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Program for Increasing Air Traffic Control Capacity Loses Clearance for Takeoff - (3/7/2002)

NASHUA, N.H. – Air traffic controllers at Boston Center stand ready to implement Reduced Vertical Separation Minima (RVSM), an airspace capacity-enhancing program and part of the Federal Aviation Administration’s plan to modernize the air traffic control system. Only one thing stands in the way: Nav Canada, the privatized air traffic control provider for Canada.

RVSM addresses the lack of en route airspace capacity by reducing the minimum vertical separation requirement between aircraft from 2,000 feet to 1,000 feet when traveling at an altitude of between 29,000 feet and 41,000 feet. This doubles the room controllers have to work with, alleviates delays and helps airlines save money. RVSM is already in use for oceanic traffic controlled by Jacksonville Center, Miami Center, New York Center, San Juan (Puerto Rico) Combined Center Radar Approach Control and Washington Center. Because three of the six Boston Center sectors of airspace scheduled to use RVSM border Canadian sectors – including one which serves as a main corridor for trans-Atlantic traffic – cooperation with Nav Canada is essential in order for RVSM to achieve its goal of making more efficient use of airspace.

Boston Center controllers were scheduled to undergo RVSM training beginning March 20 and start using the program on April 18. However, Nav Canada simply isn’t ready to move at the same pace as the FAA. Though the provider hasn’t said why during RVSM meetings attended by representatives of the National Air Traffic Controllers Association, Boston Center officials say they’ve been told the reason is insurance liability. Nav Canada has yet to perform what is called an “airspace impact study” on the sectors which would work RVSM traffic with Boston Center.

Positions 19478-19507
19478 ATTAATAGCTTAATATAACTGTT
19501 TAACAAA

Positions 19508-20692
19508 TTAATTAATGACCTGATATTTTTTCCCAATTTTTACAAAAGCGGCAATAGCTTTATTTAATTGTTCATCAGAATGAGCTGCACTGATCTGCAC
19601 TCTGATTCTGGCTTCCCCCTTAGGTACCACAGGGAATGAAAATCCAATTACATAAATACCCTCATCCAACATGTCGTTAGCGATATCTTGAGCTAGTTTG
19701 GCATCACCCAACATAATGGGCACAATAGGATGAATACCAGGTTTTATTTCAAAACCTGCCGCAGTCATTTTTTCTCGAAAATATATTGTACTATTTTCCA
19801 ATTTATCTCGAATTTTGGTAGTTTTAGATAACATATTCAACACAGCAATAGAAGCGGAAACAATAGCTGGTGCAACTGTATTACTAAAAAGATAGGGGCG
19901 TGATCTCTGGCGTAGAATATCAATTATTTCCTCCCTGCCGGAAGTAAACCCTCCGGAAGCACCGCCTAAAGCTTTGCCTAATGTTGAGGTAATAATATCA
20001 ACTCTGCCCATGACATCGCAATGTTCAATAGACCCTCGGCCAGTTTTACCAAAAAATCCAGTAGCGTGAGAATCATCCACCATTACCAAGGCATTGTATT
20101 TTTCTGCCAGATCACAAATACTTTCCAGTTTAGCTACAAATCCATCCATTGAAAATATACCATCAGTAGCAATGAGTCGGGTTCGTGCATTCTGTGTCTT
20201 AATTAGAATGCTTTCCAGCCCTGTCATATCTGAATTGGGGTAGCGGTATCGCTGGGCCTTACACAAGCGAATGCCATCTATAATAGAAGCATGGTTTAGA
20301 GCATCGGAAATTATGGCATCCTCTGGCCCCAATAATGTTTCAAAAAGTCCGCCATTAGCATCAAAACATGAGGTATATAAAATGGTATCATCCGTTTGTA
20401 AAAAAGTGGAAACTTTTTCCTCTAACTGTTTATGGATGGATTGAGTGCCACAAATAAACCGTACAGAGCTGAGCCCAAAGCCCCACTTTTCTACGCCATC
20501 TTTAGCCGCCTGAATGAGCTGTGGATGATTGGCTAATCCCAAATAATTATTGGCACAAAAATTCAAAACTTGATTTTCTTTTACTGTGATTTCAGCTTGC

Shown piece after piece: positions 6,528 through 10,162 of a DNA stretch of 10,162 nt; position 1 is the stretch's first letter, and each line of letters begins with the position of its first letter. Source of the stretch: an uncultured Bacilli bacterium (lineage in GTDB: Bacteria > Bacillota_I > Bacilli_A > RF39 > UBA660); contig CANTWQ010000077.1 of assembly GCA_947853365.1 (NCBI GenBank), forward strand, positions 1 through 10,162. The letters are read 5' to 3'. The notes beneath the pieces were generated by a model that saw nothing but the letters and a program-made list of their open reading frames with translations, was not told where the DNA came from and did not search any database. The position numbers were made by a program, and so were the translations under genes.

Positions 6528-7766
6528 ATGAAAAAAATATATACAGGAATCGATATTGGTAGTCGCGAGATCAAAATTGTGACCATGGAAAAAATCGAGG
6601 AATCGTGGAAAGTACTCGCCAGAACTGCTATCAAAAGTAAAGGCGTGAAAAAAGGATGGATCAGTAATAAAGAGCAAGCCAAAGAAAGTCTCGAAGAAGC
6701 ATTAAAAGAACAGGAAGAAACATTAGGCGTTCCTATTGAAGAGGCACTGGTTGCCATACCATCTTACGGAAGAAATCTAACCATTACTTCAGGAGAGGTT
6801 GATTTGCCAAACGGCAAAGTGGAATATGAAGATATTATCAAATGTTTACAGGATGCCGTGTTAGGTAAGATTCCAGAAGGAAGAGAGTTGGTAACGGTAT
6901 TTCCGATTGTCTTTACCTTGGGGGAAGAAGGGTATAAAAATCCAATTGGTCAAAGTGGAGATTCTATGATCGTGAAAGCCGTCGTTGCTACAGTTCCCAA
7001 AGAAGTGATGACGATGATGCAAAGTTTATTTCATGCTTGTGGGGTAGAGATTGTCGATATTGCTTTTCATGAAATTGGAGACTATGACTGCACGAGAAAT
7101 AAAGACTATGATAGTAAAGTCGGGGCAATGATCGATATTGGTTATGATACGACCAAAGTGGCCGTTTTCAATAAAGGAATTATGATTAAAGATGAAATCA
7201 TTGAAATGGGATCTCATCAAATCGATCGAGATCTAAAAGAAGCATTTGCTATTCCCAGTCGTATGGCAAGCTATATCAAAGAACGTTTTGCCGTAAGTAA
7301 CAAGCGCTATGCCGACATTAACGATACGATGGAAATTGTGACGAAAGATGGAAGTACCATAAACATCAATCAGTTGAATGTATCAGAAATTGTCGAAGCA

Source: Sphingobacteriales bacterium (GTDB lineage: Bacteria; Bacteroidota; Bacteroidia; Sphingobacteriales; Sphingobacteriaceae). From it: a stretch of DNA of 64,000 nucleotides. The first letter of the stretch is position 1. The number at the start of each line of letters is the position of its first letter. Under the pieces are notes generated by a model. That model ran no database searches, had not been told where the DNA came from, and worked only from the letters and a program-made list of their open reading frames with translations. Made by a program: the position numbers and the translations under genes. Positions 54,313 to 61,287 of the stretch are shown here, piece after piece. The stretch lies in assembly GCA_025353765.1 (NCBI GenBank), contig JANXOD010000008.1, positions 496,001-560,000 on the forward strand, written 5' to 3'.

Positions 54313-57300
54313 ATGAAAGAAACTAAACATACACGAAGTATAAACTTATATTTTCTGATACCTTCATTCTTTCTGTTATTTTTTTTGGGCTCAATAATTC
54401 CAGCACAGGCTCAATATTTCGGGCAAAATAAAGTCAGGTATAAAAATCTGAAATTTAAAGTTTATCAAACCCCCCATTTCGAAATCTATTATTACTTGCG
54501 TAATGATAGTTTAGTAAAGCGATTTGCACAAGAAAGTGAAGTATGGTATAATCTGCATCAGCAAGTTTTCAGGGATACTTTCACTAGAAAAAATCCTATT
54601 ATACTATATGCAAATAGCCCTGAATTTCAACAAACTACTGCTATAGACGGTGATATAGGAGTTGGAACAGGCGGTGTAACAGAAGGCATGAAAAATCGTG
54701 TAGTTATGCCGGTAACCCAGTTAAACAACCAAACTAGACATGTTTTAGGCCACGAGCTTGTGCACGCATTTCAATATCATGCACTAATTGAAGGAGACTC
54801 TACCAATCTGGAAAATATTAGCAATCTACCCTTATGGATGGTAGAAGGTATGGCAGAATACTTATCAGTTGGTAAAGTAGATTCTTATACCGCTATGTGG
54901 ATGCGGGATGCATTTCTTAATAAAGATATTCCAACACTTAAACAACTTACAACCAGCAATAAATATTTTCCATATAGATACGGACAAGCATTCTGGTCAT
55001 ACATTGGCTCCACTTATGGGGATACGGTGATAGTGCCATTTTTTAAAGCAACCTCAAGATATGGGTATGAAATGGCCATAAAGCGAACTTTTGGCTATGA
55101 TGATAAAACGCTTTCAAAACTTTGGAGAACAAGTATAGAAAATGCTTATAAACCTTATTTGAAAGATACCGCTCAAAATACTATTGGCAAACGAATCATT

“This is yet another example of the failures of a privatized air traffic control system,” NATCA President John Carr said. “If it’s not a financial crisis or government bailout like in Great Britain, it’s modernization on the Canadian model: waiting to see what the U.S. develops, and then waiting to see if increased charges to passengers will help pay for it.” As a solution to the problem, Boston Center proposed using RVSM in its airspace while assuring Nav Canada it would assign all flights worked by both U.S. and Canadian controllers to normal, non-RVSM “cardinal” altitudes – between 29,000 feet and 41,000 feet in increments of 2,000 – before they were handed off to Canada. But Nav Canada said no.

“Moving forward with modernization is not optional, it’s mandatory,” Carr said, “and working with an ineffective and dysfunctional air traffic control system in Canada is making it hard for the FAA to keep its promises to the American people. Anyone who points to Nav Canada as a success story must also enjoy flight delays, cancellations and root canals.”

As a way of appeasing Nav Canada, the FAA on Feb. 22 ordered Boston Center not to implement RVSM “within any sector that is directly adjacent to Canadian airspace until such time as a coordinated implementation can occur between FAA and Canadian facilities.” Boston Center controllers say Nav Canada told them it won’t be until October, at the earliest.

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